The Combat Leader Environment (CLE) is designed to provide the student the opportunity to practice critical leadership and decision making skills in a high stress immersive environment. By presenting the student with a series of virtual situations drawn from actual “lived experiences” from Operation Iraqi Freedom (OIF) that will allow the student to practice these cognitive decision making skills in an environment that promotes experimentation and learning. The CLE experience is based on the following Terminal Learning Objective (TLO):

Given an immersive, cognitively authentic learning environment, the student or participant, will be able to practice command and control and gain simulated lived experiences to enhance decision making skills.

Exemplary sessions 1-4 present the student, or participant, with “A Day in the Life of a Bn Cdr in Iraq”, (best seen in FIGS. 10A-10D). The student will be presented with several items that are listed on the Bn Cdr's “To Do” list for the day. These are themed events that run through the entire session from beginning to end. As students proceed through the sessions, they will also be presented with various decision making incidents that they will have to solve along the way. These incidents can be kinetic or non-kinetic in nature, and require the application of several cognitive skills to include:

The ability to visualize the current situation

The ability to describe the current situation

The ability to provide direction through cognitive decision making

The ability to assess various situations

The ability to prioritize events and incidents

The ability determining correct courses of actions

Employing negotiation and communication skills

Employ tactical decision making skills

The themes and challenges are defined by lesson and enabling objectives, and are supported by vignettes developed to support the sessions.

FIGS. 10A-10D illustrate the details of various sessions. As illustrated in FIG. 10A, aspects and incidents associated with a water treatment plant opening provide a variety of opportunities where the participant P may have to make decisions based on limited information with short time lines. Similarly, FIG. 10B illustrates details of opening a new building for a woman's center, FIG. 10C illustrates various details of traveling to an advisory counsel meeting and FIG. 10D illustrates incidents which might take place in the process of going to a meeting with a school commandant. The following acronyms are used throughout the 4 CLE sessions as depicted in FIGS. 10A-10D:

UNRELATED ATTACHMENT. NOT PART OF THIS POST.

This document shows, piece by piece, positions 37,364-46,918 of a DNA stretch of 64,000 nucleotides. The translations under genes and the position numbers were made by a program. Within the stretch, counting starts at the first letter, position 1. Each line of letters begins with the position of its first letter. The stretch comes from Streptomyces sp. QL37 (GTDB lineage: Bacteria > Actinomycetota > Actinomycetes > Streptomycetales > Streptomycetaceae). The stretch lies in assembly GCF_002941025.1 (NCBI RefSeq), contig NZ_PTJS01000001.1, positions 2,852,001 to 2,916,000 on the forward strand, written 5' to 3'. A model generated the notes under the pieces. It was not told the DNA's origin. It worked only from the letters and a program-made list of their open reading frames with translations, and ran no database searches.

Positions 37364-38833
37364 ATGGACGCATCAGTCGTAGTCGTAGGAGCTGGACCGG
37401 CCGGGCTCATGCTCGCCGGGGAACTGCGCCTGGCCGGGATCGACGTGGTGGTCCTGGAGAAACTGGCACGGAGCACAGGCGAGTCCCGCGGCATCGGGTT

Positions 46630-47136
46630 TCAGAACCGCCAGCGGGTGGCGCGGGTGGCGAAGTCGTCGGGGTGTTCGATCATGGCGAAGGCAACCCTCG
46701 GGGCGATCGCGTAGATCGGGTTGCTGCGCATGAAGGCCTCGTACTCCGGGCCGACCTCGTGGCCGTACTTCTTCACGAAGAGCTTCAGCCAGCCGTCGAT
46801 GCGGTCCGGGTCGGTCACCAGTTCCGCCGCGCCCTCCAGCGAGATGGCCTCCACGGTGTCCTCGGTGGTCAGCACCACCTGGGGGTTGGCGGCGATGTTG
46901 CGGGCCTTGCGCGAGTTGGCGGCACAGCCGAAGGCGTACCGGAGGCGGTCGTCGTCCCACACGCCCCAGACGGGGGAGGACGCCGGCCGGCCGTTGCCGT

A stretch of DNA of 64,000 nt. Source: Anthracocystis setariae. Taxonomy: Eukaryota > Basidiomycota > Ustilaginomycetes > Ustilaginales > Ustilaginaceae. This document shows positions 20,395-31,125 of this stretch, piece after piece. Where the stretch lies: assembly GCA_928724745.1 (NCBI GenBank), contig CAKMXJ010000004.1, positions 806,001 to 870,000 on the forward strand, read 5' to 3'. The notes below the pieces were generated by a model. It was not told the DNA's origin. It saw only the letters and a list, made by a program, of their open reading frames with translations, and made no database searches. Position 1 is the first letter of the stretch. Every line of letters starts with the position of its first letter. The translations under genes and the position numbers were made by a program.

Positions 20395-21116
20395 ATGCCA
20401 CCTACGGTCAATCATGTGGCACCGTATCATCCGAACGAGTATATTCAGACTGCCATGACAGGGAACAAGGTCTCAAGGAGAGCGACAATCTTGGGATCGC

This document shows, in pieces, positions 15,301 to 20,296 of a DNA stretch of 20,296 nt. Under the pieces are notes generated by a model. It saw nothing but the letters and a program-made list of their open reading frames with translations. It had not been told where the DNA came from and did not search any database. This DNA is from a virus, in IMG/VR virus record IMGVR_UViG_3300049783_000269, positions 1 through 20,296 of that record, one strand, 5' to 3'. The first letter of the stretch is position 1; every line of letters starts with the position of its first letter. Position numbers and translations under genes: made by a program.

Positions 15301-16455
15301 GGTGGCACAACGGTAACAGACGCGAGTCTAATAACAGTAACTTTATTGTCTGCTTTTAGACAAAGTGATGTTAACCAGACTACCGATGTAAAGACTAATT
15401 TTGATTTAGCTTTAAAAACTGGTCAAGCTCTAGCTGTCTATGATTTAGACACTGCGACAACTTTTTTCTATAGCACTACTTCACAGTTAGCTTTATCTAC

BDE XO—Brigade Executive Officer

BDE XO 2ID—Brigade Executive Officer 2nd Infantry Division


BN CDR 1AD—Battalion Commander 1st Armored Division

BTRY CDR 3ID—Battery Commander 3rd Infantry Division


CO CDR—Company Commander


DIV CDR 1CD—Division Commander 1st Cavalry Division

FOB—Forward Operating Base

IED—Improvised Explosive Device

HUMINT—Human Intelligence

MNF—Multi-National Force

PLT LDR—Platoon Leader

TCP—Tactical Check Point

VBIED—Vehicle Born Improvised Explosive Device

XO—Executive Officer

1AD—1st Armored Division

1CD—1st Cavalry Division

2ID—2nd Infantry Division

3ID—3rd Infantry Division

4ID—4th Infantry Division

FIGS. 11A, 11B illustrate exemplary time lines and radio transmissions associated with an adverse incident, an ambush, which might take place during any one of the scenarios illustrated in FIGS. 10A-10D. The following acronyms are used to highlight FIGS. 11A and 11B:



IED—Improvised Explosive Device

Subsequent to providing the participant P an opportunity to interact during one or more scenarios, feed back can be obtained therefrom via one or more questionnaires. Exemplary questions are illustrated in Exhibit A attached.

Those of skill in the art will understand that while the above discussion related to learning process associated with developing the decision making capabilities and experiences of military leaders in mixed combat/non-combat situations involving substantially different cultures, the present systems and methods are not limited. Highly immersive simulation systems, as in FIG. 3, 3A can be developed using the above-described methodologies for purposes of developing leadership skills for carrying out peacekeeping or stability operations, engaging in various aspects of urban warfare, providing domestic protection from various threats, port security as well as long duration space flights.

From the foregoing, it will be observed that numerous variations and modifications may be effected without departing from the spirit and scope of the invention. It is to be understood that no limitation with respect to the specific apparatus illustrated herein is intended or should be inferred. It is, of course, intended to cover by the appended claims all such modifications as fall within the scope of the claims.